TOKYO – In the world of international finance, conflicting monetary and exchange-rate policies compete for advantage and countries battle for influence over the rules of the game. After all, just as investors compete to maximize their profits, countries compete to ensure that international rules and norms are agreeable to them. That is why agreeing to an international economic regime – say, establishing a fixed exchange rate, or adopting a common currency – is a deeply political decision. And today’s Asia faces many such decisions.
Economic integration is a hot topic in the region. From the negotiation of the mega-regional Trans-Pacific Partnership to the establishment of China-led investment platforms – including the Silk Road Fund and, most recently, the Asian Infrastructure Investment Bank (AIIB) – Asia is becoming more interconnected than ever.
As a result, some observers may find the notion of increased monetary integration – even the establishment of a fixed exchange-rate regime based on, say, the Chinese renminbi or the Japanese yen – highly appealing. But I would argue that the flexible exchange rates that prevail today remain Asia’s best bet for boosting prosperity and protecting it from shocks.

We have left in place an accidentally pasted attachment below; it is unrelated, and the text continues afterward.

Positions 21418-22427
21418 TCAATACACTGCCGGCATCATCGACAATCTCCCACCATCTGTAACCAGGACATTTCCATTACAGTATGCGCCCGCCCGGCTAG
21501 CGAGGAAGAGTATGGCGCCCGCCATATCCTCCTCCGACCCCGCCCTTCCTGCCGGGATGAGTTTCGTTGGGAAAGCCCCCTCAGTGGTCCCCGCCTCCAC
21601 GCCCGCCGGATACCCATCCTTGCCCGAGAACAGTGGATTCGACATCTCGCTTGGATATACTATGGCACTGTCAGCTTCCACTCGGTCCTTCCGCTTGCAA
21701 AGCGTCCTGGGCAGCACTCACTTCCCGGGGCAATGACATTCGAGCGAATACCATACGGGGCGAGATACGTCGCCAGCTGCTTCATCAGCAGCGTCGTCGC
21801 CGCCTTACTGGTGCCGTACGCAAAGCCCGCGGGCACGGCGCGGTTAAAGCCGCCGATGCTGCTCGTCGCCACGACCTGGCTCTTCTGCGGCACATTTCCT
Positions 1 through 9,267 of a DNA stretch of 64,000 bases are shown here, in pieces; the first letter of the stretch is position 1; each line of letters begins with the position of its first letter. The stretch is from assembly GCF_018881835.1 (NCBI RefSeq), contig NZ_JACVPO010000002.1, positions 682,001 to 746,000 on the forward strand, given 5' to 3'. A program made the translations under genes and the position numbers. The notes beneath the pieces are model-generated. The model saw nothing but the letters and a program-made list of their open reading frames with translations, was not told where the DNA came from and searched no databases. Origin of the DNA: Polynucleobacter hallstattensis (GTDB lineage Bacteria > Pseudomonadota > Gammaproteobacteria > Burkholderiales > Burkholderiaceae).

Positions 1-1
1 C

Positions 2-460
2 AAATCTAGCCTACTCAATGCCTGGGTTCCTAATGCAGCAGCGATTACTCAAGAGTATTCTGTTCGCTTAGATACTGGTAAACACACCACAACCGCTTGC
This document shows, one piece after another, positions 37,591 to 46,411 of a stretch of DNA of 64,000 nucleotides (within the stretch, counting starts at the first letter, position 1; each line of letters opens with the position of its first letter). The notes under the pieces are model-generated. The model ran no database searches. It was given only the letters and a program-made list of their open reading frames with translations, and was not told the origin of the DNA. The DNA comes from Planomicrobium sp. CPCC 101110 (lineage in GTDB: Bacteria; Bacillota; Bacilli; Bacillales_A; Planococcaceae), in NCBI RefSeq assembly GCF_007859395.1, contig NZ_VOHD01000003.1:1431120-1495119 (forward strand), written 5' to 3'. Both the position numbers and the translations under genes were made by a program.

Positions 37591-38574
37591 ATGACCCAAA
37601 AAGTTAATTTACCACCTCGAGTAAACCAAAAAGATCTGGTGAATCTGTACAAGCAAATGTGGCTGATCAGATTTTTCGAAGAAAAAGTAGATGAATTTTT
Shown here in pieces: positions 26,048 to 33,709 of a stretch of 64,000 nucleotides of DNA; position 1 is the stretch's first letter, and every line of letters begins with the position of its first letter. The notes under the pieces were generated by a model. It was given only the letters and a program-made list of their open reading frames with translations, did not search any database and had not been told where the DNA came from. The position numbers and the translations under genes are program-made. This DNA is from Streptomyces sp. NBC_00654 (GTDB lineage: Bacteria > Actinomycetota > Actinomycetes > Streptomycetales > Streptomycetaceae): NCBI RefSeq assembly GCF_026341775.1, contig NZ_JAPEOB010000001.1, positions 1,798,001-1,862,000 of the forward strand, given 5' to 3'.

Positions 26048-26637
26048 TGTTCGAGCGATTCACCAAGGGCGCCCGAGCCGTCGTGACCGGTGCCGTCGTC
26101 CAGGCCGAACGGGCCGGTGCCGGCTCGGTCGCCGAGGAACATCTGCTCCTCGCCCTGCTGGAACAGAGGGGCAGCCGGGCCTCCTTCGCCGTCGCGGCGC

To understand the advantage of maintaining a flexible exchange rate, one need look no further than the recent growth trajectories of the advanced economies. After the 2008 economic crisis, the United States and the United Kingdom were able to employ unconventional monetary policies to escape recession. Japan adopted similar policies in late 2012 to escape two decades of stagnation.